History is full of mysteries as we search to uncover as many as we can.
Who Were the Melungeon People
One of the theories of the Melungeon (Malangeon) )was that they were descendants of Portuguese sailors who had shipwrecked off Virginia and then ventured inland and eventually intermingling with Native American Indians. Perhaps this is how they would become known by dark hair and skin with light-colored eyes. They looked almost Mediterranean or Middle Eastern, certainly proud people.
It's possible they were the first American settlers before the Europeans arrived. The Journal of Genetic Genealogy refers to a tri-racial offspring of sub-Saharan African men, white women of Europe, and Native Americans.
Slowly they moved from Virginia thru North Carolina and into Tennessee. Finally, a large group of them settled in the area of Newmans Ridge high in the hills overlooking the small town of Sneedville. During the last half of the eighteenth century, land surveyors encountered settlers between Newmans Ridge and Powell Mountain. Census records of 1790 labeled them as 'free persons of color.'
In 1930 about forty Melangeon families lived in the area, where they had been for two hundred years. But, today, only two families are left in the area with many, many descendants throughout America.
This label meant they were denied right given to whites and certainly segregated from their neighbors. In the segregated south, the Melungeons were descr\ibed as mongrels and half-breeds.
For so long, they were ostracized and humiliated. It is no wonder they retreated to the mountains.
And so, they retreated into the mountains, choosing to live amongst themselves. They lived in poverty, grew their own vegetables, chickens, and hogs. It had to have been a hard life, mostly in isolation from neighbors. Eventually, some men enlisted to fight in WW I, and others to work in the coalfields.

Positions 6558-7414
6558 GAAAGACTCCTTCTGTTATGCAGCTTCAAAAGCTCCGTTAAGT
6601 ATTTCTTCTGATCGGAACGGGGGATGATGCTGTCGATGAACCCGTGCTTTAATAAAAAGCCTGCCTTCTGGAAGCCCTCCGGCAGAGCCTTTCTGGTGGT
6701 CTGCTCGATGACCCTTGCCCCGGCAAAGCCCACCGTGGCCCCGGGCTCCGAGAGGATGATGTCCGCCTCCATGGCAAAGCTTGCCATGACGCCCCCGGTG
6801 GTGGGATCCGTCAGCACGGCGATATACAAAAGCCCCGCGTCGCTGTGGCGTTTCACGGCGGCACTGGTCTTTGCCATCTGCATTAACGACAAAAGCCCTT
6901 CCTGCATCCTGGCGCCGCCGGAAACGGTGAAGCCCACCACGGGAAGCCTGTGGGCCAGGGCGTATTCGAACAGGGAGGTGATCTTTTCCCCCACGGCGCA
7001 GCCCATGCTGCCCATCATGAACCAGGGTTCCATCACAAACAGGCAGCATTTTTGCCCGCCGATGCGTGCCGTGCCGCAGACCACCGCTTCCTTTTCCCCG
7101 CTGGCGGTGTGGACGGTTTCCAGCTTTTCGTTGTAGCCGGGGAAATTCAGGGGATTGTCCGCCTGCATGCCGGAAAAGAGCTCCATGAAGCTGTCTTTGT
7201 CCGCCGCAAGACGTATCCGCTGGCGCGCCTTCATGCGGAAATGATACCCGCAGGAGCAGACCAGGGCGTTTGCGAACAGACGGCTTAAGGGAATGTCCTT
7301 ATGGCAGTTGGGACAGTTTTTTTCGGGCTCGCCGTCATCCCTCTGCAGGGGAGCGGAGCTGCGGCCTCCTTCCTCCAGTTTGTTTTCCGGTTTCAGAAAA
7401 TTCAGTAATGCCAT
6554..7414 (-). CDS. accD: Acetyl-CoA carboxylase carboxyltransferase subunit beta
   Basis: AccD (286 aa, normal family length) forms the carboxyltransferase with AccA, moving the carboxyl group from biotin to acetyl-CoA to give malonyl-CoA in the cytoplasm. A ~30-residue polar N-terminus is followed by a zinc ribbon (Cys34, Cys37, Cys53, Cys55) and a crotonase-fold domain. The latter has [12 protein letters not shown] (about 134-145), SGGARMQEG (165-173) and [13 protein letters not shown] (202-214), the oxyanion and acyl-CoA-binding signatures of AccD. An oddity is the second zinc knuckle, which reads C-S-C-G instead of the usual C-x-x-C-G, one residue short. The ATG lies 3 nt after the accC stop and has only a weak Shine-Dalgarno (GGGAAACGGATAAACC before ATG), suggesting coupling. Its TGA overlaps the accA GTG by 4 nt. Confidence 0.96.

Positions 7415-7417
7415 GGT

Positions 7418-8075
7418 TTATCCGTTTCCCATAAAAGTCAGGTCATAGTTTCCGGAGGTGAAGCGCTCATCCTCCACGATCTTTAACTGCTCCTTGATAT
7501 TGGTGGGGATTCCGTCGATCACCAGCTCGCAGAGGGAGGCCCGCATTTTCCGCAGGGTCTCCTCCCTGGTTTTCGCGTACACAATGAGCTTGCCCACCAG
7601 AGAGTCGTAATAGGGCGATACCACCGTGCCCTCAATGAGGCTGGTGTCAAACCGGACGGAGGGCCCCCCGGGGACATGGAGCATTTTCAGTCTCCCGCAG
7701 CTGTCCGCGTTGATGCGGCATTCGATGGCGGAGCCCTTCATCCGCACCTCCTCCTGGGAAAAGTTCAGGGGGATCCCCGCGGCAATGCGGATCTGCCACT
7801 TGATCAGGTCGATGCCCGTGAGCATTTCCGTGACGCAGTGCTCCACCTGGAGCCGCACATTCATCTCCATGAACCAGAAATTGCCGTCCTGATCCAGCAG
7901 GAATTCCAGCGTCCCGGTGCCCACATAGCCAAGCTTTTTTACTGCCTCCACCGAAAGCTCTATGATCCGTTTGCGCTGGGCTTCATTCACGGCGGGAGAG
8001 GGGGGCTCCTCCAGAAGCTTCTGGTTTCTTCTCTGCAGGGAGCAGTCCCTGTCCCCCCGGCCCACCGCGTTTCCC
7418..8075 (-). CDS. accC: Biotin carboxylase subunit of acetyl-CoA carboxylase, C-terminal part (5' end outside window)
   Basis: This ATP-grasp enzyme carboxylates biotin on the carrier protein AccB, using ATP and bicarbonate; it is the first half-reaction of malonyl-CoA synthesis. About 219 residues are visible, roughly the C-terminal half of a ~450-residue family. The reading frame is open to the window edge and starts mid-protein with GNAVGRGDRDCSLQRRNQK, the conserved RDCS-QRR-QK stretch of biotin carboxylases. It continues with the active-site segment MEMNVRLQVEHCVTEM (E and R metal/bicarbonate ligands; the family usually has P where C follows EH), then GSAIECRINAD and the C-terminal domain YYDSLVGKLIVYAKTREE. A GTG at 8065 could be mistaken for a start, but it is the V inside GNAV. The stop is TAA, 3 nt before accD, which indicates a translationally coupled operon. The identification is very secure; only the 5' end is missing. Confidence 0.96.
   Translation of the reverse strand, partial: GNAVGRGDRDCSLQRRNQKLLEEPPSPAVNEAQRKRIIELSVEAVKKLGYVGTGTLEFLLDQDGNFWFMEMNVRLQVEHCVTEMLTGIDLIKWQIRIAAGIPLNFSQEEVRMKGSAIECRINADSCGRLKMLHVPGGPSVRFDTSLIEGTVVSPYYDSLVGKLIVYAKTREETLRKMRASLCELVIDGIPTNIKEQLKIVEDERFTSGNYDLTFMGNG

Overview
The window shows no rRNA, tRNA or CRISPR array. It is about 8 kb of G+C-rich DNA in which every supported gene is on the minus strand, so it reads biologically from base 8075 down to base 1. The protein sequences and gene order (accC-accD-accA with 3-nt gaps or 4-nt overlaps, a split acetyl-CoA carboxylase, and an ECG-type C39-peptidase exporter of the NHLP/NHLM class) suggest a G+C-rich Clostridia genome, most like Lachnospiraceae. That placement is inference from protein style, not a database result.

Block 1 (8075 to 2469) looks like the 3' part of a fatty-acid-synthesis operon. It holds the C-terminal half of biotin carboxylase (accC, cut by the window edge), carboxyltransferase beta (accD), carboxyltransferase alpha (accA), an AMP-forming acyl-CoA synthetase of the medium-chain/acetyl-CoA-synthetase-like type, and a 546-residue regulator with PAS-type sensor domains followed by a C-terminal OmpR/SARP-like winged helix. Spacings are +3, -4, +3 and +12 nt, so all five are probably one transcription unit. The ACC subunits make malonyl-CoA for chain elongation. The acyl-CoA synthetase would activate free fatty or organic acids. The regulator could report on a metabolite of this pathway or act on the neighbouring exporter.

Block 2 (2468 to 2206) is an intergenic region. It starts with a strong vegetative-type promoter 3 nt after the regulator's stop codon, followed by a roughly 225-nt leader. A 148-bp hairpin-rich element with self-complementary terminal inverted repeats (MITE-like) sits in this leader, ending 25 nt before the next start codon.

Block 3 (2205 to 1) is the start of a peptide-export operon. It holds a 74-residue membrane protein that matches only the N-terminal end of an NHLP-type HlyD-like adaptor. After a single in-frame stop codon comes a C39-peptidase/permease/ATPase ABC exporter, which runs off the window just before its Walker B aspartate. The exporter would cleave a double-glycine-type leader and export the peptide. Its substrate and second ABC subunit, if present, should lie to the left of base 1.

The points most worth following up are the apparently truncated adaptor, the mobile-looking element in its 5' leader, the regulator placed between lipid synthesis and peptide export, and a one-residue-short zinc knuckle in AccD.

Another theory existed that said they were the 'Lost Colony of Roanoke.' Then there was a theory they were descendants of the Welsh explorer Madoc who explored the region in the 1100s. Does it really matter where they came from and who were their ancestors as we are all of 'mixed heritage?'
Other Theories of the Melangeons
It has been suggested that Sir Francis Drake is said to have unloaded hundreds of Turks he liberated from the Spanish in 1587. But, again, it's possible this group moved inland, mingling with Native Americans, and eventually moved into Tennessee. Their journey would have taken them from Virginia, through North Carolina, and into Eastern Tennessee.
Another theory was regarding Hernando de Soto and his soldiers who were in the area in 1540 that when they returned to their home in Spain, many of his soldiers and slaves were left behind. Thus, history says that DeSoto were the first Europeans and Africans to visit Tennessee.
Since 1970 there has been a renewed interest in the genealogy of the Melungeons and their descendants. Some possible names are; Elvis Presley, whose great grandmother was Morning Dove White, a Cherokee Indian, Ava Gardner, Tom Hanks, Steve Martin, and even President Abe Lincoln. These are only suppositions, none proven.